sábado, 12 de agosto de 2017

Publicher: O Rio de Janeiro still beautiful?


Jean Galvão

In many ways, the presence of the Armed Forces in the State of Rio de Janeiro is immensely disturbing. In this context of institutional crisis that the country goes through, even more. There are many "emblems" involved, such as the precedents open with the political and economic crisis, whose consequences in the social fabric have invited a kind of military intervention that has already foreshadowed for a considerable period, due to Know, in advance, that it will not stop the wave of violence in that State. The most serious are the "lessons" that can be drawn from this military performance. As it is known, the training of the military does not include approach, police investigation, crime prevention or the like, civilian police domain skills, for example. They, the military, are trained for other purposes. Therefore, the use of the armed forces in these operations almost always leads to poor results in terms of coping with urban violence.


Even more surprising is to hear Defense Minister Raul Jungmann say that it is a "learning" process. Strictly speaking, the Armed Forces do not need, do not want, and do not want that kind of learning. This is a total distortion of objectives. In an editorial, Folha de São Paulo newspaper, yesterday, 10/06, warned of the possibility that the military might be co-opted by drug traffickers, just as it does with the Military Police, if this action continues. It would be better to leave this repressive arm of the state out of this possible "contamination." Until recently, a gang formed by military police officers who had engaged with the world of crime to the point of extorting traffickers operating in that state was dismantled.
The great learning of this performance is that the military should be left out of these operations.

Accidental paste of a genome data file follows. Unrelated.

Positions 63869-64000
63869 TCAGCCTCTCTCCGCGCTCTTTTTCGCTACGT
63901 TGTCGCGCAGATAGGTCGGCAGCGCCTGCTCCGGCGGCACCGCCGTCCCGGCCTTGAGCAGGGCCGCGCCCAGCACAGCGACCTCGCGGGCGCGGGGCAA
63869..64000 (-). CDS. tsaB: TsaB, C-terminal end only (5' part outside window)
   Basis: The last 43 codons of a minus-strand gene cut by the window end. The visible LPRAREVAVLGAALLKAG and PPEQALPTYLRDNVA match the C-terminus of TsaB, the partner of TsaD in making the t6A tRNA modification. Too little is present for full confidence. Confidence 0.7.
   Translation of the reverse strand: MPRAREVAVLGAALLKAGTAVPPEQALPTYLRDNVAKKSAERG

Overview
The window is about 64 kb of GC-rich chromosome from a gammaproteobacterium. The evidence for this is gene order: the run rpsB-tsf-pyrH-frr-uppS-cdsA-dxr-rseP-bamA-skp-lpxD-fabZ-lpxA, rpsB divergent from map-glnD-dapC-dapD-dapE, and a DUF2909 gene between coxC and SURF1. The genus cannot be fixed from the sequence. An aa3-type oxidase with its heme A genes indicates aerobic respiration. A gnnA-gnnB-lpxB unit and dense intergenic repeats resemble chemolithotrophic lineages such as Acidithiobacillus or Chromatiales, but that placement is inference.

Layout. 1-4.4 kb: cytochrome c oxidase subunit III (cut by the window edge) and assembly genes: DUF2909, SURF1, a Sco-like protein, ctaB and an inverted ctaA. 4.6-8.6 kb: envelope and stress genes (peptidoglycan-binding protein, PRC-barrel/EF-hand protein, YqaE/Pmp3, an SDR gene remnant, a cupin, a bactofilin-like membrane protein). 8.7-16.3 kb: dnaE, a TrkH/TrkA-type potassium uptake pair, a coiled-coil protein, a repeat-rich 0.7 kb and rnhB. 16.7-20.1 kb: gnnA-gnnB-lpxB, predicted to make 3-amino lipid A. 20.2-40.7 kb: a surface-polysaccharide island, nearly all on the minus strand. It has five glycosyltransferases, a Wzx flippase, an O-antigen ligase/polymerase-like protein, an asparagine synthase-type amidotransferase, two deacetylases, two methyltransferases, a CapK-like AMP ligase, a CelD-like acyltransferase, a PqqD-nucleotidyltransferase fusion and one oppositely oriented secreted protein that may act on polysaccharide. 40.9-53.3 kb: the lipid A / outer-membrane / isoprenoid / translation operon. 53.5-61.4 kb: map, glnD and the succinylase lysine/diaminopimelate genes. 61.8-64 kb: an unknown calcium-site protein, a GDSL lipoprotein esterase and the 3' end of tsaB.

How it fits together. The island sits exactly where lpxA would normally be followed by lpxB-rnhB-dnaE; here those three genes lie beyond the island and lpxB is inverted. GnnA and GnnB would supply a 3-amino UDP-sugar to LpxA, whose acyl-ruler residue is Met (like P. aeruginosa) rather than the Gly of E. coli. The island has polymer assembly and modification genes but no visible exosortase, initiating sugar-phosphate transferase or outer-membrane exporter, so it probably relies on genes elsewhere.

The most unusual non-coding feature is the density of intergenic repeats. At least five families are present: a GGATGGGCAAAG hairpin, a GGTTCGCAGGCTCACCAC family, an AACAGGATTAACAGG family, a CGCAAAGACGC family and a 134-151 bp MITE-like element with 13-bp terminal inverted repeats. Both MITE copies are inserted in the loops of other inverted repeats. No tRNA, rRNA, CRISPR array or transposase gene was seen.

The situation of Rio is very serious, starting with the poor example given by the public men who govern the State. Even the organs of control and control of public affairs are compromised by endemic corruption. One of its governors organized not a secretariat, but a gang to rob the treasury, with disastrous consequences for the minimum levels of trust that should exist between rulers and governed. In this scenario, the preposto of such governor has no legitimacy for the exercise of the position, since it is also involved in actions detrimental to the public interest. A few months ago, public servants stopped receiving their salaries, and unemployment rates - as well as across the country - are sky-high, creating serious social problems.
The sharp increase in rates of violence is one of them.


It is in this aspect that Rio de Janeiro looks so much like Brazil. And, in this context, it sets a dangerous precedent for what may lie ahead, in other words, creating the possibility that this situation can be generalized to other federative entities. Rio Grande do Sul also faces a similar situation. The explosive components are there. Political crisis - and governance; Economic crisis - the "encouragement" of recovery sounded only in the moments before the vote on the denunciation against Michel Temer (PMDB) in the Federal Chamber; A chaotic picture of public insecurity; The request for assistance to the Armed Forces - preferably indefinitely - since there is no light at the end of the tunnel in the short or medium term. Here are the ingredients that can significantly harm the health of an already fragile democracy.




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